A sedum roof is a living thing. And most living things in the UK adapt and change to the seasons. In this blog we’re looking at what you can expect from your sedum roof in winter.
The benefits of a sedum roof in winter
All winter long, your living sedum roof will be working hard for you.
Your green roof will be insulating your building against the cold. Helping to keep the heat in and the cold out.
It will be absorbing rain water and snow melt so that your drainage systems are not overwhelmed.
Another benefit is that it will also be protecting your roof against the sudden temperature changes that reduce the lifespan of waterproofing materials.
In short, your sedum roof will be quietly making your life more comfortable and less costly.
A sedum roof acts like a layer of clothing for a building
What happens to sedum plants in winter?
If you have ever tested your green fingers, you’ll know that some plants do not like UK winters. Tomato plants, pelargoniums, courgettes and many others will perish at the first sign of frost.
Other plants effectively hibernate. The foliage dies back and until spring arrives you look at bare ground.
Sedum in Winter
Some sedum species fall into the first category and some into the second. But most of the sedum species used to create Enviromat Sedum Matting will front out the winter weather. They keep their foliage, they stay very much alive and they laugh in the face of frost. In fact, Enviromat is frost hardy down to around -20 degrees.
What you may notice about your sedum roof though, is that it changes colour in winter. The foliage will go from a lush green to a reddy-brown colour. It’s definitely not unpleasant and it proves that the plants are in good condition. Poorly plants just look awful, but healthy sedums have a kind of defence mechanism that they activate when under stress. The same thing happens during very dry summers too.
The colour of sedum foliage as winter approaches. When the weather gets really cold, the red-brown colour will become more pronounced and the leaves themselves will appear smaller – like little red beads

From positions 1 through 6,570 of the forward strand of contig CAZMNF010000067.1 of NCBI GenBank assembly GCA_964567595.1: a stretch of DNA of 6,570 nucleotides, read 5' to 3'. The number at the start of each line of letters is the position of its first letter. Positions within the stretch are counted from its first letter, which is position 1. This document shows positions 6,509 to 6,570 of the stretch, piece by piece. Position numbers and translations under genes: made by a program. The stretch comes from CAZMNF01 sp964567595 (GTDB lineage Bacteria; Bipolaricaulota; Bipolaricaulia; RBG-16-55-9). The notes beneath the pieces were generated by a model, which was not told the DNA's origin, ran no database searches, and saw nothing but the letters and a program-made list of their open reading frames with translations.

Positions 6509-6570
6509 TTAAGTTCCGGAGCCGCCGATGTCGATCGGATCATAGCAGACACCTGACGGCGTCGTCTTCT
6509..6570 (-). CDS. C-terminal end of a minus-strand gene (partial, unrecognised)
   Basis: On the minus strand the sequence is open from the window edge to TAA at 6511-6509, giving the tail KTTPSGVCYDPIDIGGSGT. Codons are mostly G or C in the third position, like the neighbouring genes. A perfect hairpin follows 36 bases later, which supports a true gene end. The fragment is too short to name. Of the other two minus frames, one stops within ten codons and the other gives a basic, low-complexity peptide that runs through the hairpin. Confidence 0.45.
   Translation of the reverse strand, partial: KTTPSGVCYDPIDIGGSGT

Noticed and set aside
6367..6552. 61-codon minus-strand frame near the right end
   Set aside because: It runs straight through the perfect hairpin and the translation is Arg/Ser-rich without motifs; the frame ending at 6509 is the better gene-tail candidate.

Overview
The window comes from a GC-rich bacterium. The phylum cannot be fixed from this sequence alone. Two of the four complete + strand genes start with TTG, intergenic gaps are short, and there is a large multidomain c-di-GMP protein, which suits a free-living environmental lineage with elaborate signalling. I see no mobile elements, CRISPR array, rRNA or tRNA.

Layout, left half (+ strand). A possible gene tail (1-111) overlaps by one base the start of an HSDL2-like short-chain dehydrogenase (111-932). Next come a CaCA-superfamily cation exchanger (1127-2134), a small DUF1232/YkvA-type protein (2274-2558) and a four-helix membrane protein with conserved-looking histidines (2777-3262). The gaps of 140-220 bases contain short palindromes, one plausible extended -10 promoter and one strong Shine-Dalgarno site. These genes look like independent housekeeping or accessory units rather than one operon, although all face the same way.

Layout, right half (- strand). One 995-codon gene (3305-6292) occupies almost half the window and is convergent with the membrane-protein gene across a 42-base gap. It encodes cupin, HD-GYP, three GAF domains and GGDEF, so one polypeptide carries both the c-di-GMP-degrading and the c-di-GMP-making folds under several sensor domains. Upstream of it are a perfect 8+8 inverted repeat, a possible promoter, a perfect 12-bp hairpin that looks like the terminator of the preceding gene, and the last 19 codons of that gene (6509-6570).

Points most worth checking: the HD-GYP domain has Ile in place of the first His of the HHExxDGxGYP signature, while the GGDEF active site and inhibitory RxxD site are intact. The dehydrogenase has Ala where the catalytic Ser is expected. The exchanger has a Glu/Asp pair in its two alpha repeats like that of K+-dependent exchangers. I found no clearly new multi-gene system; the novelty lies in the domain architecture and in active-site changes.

The changes you could see
You will also notice a change in the texture of the plant layer on your sedum green roof. During the plants’ growth season, leaves will be big and fat. They’re storing water for all they’re worth and it’s plain to see how this type of plant earned the title “succulent”.
In winter time, a leaf that’s full of water risks being frozen solid. That would damage the cell walls. Plus there’s no need to store water during the wettest part of the year. So the plants keep much less water in their cells.
What you see when that happens, is not the succulent fleshy leaves of summer, but small, hard bead-like foliage. That’s normal and, from the plants’ point of view, it’s sensible.
Winter green roof maintenance
Trust me, a green roof is no place to be in the depths of winter. I’d hope that you’d managed to complete routine maintenance jobs before the cold weather set in. But just in case you didn’t, here are a couple of possible jobs – IF it’s safe for you to be on the roof.
- Keep those gutters and drainage outlets free of debris. I can’t stress enough how important this is.
- If you MUST walk on the roof, use laying boards to spread your weight and avoid damaging the plants. Damage to the cell structure at this time of year is hard for the plants to recover from.
- Remove debris from the roof. Things like fallen leaves and bits of rubbish will deprive the plants of sunlight and ultimately kill them.
- Check that vegetation mats are secure and haven’t been lifted by the wind. Make repairs as soon as possible if they’ve shifted. The last thing you want is to wake up one morning and find them on the ground.
- Order your green roof feed ready for the first spring application
Your wintertime sedum roof
In an ideal world, you won’t need to do anything to your living roof during the winter months. Instead, it will be working for you. Be kind though, don’t forget it’s up there and start thinking about your spring maintenance visit. If needs be, start looking for a suitable maintenance contractor or a landscaper who is able to help you. These firms get busy quickly in spring, so get booked in before everyone else does.